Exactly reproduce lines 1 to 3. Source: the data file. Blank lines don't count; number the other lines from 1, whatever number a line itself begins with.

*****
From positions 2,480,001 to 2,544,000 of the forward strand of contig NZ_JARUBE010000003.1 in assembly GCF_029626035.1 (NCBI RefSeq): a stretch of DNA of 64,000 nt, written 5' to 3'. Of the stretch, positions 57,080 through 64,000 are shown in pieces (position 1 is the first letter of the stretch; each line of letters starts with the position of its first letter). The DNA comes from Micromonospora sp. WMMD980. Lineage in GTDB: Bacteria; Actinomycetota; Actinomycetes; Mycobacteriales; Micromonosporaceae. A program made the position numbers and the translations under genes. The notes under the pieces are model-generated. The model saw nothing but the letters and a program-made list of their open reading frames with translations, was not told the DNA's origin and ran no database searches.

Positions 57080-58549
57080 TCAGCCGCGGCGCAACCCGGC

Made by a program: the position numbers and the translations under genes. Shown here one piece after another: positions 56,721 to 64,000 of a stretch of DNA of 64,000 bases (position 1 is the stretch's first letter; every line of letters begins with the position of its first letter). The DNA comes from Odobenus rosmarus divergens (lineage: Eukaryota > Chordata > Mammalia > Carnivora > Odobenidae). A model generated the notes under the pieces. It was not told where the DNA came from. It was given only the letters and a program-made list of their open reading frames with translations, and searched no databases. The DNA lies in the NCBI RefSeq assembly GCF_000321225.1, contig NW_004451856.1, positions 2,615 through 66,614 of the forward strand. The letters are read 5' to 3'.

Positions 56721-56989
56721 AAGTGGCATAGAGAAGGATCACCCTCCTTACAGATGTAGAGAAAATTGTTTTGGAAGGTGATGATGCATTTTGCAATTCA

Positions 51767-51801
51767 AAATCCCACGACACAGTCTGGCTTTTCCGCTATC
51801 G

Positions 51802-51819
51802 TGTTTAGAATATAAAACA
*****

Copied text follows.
From positions 2,480,001 to 2,544,000 of the forward strand of contig NZ_JARUBE010000003.1 in assembly GCF_029626035.1 (NCBI RefSeq): a stretch of DNA of 64,000 nt, written 5' to 3'. Of the stretch, positions 57,080 through 64,000 are shown in pieces (position 1 is the first letter of the stretch; each line of letters starts with the position of its first letter). The DNA comes from Micromonospora sp. WMMD980. Lineage in GTDB: Bacteria; Actinomycetota; Actinomycetes; Mycobacteriales; Micromonosporaceae. A program made the position numbers and the translations under genes. The notes under the pieces are model-generated. The model saw nothing but the letters and a program-made list of their open reading frames with translations, was not told the DNA's origin and ran no database searches.

Positions 57080-58549
57080 TCAGCCGCGGCGCAACCCGGC